The horrors of the war make Scarlett truly indomitable, a study in pure selfish will who couldn't be more serious when she says, "If I have to lie, cheat, steal or kill, as God is my witness, I'll never be hungry again."

The man who understands her completely ("You're a heartless creature, but that's part of your charm") but loves her for being herself is, of course, Rhett Butler. Yes, he says things like "You'll never be anything but misery to any man" and "Heaven help the man who really loves you," but he knows she is the only woman for him.

What Rhett sees in Scarlett is that they are both moderns: ambitious, unsentimental, realistic progenitors of 20th century people who have no time for the fake politeness of this fatally genteel world. They are the future, they are us, and they have all our problems, especially when it comes to romance.

For one of the shrewdest elements of Mitchell's plot is that Rhett and Scarlet are frequently in love with each other, but never at the same time. It's still astonishing to see how consistently at cross-purposes these two are, pigheadedly passing each other like the proverbial ships in the night, not once but repeatedly, as Scarlett, infatuated with the completely unsuitable Ashley Wilkes (Leslie Howard), insists on "throwing away happiness with both hands." Only Scarlett's abiding love for her Tara plantation keeps her sane when the inevitable finally happens.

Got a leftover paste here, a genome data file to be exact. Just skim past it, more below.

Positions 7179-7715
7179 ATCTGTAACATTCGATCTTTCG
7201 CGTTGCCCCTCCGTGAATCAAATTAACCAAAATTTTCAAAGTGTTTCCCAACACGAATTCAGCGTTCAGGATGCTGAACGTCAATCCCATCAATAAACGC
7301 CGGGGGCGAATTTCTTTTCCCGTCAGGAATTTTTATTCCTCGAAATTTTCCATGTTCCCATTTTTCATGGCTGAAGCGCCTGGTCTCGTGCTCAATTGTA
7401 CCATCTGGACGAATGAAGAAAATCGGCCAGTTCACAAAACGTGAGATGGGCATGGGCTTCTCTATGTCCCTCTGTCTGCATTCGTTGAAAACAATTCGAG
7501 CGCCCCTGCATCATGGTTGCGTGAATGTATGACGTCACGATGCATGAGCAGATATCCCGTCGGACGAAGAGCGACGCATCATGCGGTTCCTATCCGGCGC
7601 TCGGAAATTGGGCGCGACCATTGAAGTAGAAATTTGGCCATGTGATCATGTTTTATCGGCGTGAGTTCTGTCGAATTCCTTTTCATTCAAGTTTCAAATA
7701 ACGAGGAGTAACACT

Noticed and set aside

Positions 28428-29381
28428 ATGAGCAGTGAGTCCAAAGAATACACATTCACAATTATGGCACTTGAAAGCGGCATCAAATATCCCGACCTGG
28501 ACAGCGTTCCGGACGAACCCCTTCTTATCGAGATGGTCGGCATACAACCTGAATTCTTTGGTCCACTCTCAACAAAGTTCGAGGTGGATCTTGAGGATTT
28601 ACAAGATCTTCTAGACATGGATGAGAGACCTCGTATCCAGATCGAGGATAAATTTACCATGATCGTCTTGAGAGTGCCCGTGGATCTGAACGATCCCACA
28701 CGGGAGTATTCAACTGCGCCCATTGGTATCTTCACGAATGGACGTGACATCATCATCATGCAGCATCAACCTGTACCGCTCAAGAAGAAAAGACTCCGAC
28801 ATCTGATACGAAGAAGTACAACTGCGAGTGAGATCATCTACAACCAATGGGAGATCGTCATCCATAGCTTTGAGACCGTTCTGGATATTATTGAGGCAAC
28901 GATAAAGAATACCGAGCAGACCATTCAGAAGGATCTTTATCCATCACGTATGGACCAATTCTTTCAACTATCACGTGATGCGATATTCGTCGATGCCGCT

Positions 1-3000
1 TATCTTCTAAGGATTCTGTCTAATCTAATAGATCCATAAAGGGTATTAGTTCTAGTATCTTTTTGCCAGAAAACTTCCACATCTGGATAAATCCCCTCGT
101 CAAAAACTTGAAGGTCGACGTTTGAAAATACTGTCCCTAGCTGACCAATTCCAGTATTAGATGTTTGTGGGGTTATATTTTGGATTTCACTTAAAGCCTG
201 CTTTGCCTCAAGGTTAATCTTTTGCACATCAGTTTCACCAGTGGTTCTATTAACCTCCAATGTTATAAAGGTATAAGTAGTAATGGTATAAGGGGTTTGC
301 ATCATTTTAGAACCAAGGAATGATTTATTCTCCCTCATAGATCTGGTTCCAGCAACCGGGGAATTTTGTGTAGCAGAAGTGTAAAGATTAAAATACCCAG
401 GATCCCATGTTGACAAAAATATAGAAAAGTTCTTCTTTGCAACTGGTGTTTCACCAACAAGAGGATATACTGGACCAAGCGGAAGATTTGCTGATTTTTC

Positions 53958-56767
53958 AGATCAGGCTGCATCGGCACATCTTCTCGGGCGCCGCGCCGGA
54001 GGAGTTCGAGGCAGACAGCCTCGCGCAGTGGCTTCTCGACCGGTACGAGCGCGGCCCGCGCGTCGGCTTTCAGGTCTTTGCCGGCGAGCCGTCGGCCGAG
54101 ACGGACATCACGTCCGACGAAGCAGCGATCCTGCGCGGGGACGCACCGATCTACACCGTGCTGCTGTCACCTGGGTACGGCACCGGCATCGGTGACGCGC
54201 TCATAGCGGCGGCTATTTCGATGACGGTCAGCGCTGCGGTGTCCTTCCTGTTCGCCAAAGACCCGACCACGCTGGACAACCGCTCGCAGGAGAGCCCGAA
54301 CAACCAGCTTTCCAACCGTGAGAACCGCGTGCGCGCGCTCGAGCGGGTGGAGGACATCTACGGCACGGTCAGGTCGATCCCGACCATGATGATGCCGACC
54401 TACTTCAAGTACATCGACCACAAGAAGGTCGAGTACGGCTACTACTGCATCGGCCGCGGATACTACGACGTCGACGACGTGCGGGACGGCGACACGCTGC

Despite winning all those Oscars, "Gone With the Wind" didn't capture some that seem unquestionably deserving today. Max Steiner's original score, with its monumental Tara theme, lost to "The Wizard of Oz." And, in an early example of the academy's infatuation with all things British, Gable lost the best actor Oscar to Robert Donat in "Goodbye, Mr. Chips."

According to "Inside Oscar" by Mason Wiley and Damien Bona, Gable was so distraught over losing that even new bride Lombard had trouble cheering him up. "I just know we'll bring one home next year," she told him, with Gable responding, "No, we won't. This was it. This was my last chance. I'm never gonna go to one of these things again."

"Not you, you self-centered bastard," Lombard replied. "I mean me."